Medicine for the Outdoors
Medicine for the Outdoors

Dr. Paul Auerbach is the world's leading outdoor health expert. His blog offers tips on outdoor safety and advice on how to handle wilderness emergencies.

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Hiking on Rocky Trails

Our trail to Everest base camp was challenging, with lots of uphills and downhills, big steps onto boulders and into narrow dirt cracks, and uneven terrain as the rule. Given that falls, ankle sprains, and blisters comprised our biggest risks, an ounce of prevention was worth a ton of cure. We encouraged everyone to carry at least one walking stick or pole for improved balance. Adding a third (or fourth) point of contact makes a huge difference in terms of decreasing falls, and also cushions much of the impact that would otherwise be transmitted to ankles, knees, hips, and the lower back. Whether or not your pole has a spring action built into it is not nearly as important as having the pole. If you are concerned about maintaining the environment, put a rubber cushion tip on the pole so that you don’t tear up the ground. You may not appreciate the benefit of the impact reduction from your hiking pole when you are climbing, but you will certainly notice the improvement on the way down. Be good to your knees!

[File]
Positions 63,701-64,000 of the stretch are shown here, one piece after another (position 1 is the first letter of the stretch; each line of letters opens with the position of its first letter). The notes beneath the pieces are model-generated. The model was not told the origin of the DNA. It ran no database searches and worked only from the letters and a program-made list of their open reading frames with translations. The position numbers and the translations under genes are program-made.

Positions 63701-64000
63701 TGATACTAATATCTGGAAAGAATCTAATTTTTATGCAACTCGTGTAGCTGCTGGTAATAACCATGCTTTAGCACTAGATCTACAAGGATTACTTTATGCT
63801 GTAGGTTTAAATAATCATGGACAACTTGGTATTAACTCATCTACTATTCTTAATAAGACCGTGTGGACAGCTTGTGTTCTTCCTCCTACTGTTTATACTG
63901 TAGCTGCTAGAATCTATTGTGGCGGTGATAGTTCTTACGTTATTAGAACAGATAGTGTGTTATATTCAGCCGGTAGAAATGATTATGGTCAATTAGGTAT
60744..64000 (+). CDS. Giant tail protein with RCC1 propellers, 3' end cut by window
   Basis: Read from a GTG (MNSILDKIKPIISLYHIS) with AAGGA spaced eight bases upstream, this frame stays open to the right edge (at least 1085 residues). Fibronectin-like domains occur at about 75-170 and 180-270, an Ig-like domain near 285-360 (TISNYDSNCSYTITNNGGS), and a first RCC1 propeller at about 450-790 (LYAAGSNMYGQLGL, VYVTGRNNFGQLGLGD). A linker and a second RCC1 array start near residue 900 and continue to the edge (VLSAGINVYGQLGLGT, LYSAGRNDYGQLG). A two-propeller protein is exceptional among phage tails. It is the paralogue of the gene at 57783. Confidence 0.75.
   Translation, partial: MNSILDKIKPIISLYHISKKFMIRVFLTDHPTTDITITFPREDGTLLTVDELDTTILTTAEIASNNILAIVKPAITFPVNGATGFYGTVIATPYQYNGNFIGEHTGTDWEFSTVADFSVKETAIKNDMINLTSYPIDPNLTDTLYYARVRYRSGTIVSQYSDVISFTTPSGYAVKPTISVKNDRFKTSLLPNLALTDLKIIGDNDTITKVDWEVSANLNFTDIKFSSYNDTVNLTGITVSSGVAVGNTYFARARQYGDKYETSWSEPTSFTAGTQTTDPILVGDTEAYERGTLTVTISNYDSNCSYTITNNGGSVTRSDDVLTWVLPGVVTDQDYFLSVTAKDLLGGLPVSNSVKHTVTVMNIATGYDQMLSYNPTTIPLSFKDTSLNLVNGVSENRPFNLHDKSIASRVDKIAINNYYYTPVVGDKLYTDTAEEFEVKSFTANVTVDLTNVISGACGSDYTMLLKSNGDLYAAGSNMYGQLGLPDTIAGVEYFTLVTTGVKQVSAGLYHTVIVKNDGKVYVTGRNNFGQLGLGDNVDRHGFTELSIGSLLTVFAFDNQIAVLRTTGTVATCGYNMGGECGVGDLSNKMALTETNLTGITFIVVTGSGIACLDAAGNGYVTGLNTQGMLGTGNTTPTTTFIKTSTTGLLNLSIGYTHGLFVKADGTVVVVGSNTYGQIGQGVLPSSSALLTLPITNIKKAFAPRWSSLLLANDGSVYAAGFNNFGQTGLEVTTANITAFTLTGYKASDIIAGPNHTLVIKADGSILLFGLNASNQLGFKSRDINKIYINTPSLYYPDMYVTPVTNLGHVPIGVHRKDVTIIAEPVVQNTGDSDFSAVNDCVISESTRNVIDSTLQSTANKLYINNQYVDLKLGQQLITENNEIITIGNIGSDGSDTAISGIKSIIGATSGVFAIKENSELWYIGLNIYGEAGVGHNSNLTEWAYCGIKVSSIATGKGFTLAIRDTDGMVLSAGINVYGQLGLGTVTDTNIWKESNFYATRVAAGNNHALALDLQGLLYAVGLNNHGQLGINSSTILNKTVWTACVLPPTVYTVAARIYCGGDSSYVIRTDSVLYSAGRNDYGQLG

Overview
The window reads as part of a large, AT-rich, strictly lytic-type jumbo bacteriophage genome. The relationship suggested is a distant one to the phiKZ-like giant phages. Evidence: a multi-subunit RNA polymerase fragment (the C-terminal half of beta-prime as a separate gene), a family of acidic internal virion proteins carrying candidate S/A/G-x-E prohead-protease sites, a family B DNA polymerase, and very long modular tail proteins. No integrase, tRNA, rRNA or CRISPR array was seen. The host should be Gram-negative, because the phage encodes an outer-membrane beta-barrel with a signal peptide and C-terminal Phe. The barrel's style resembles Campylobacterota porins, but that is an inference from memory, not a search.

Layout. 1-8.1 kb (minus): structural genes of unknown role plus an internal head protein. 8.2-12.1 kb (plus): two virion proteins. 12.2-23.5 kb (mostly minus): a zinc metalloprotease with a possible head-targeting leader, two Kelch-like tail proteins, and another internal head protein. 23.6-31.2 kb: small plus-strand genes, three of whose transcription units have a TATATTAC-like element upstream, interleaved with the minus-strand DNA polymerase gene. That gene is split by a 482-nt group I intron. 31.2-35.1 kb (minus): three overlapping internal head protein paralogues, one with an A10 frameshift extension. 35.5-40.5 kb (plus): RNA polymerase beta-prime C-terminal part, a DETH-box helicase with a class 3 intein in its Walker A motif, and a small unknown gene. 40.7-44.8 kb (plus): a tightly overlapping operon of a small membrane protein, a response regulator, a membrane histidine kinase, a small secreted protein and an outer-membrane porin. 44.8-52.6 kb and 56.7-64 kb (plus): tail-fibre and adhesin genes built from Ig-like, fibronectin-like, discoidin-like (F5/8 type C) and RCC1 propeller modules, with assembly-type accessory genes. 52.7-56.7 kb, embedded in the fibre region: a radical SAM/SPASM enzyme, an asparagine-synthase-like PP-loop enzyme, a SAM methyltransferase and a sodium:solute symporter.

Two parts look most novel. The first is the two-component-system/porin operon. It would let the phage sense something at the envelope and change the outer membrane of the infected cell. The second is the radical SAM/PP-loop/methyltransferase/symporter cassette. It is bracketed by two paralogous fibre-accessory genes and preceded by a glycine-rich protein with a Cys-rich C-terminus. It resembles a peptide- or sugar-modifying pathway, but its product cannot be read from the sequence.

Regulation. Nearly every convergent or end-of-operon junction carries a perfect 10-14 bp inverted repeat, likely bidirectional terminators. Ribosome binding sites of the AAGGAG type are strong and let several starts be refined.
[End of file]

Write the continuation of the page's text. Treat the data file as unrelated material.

Except for your pole(s), try to keep your hands free, so you can use your arms for balance like a tightrope walker, should you begin to fall. If you’re carrying your expensive digital camera in your hand and you fall to that side, guess what’s going to get smashed?

photo by Brian Auerbach

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Tags: Backpacking , Climbing High

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About the Author

Dr. Paul S. Auerbach is the world’s leading authority on wilderness medicine.